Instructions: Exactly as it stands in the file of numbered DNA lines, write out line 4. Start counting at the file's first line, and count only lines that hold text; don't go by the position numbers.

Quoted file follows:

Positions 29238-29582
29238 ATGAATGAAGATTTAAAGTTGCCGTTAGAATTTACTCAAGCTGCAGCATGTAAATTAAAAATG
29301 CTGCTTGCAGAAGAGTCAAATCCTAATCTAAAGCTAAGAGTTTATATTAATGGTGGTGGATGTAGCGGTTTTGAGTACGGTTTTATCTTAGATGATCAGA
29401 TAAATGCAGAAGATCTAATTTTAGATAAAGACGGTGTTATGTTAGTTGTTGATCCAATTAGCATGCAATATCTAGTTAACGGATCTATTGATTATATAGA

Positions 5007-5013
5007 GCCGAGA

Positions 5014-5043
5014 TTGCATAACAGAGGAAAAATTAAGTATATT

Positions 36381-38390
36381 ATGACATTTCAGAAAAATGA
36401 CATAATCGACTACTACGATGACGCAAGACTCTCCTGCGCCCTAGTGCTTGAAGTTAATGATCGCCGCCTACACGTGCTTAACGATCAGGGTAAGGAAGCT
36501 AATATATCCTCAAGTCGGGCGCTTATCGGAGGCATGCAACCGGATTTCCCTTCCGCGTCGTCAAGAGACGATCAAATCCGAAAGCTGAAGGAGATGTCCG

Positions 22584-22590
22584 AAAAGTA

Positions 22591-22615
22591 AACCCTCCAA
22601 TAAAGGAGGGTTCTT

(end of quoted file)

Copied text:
29401 TAAATGCAGAAGATCTAATTTTAGATAAAGACGGTGTTATGTTAGTTGTTGATCCAATTAGCATGCAATATCTAGTTAACGGATCTATTGATTATATAGA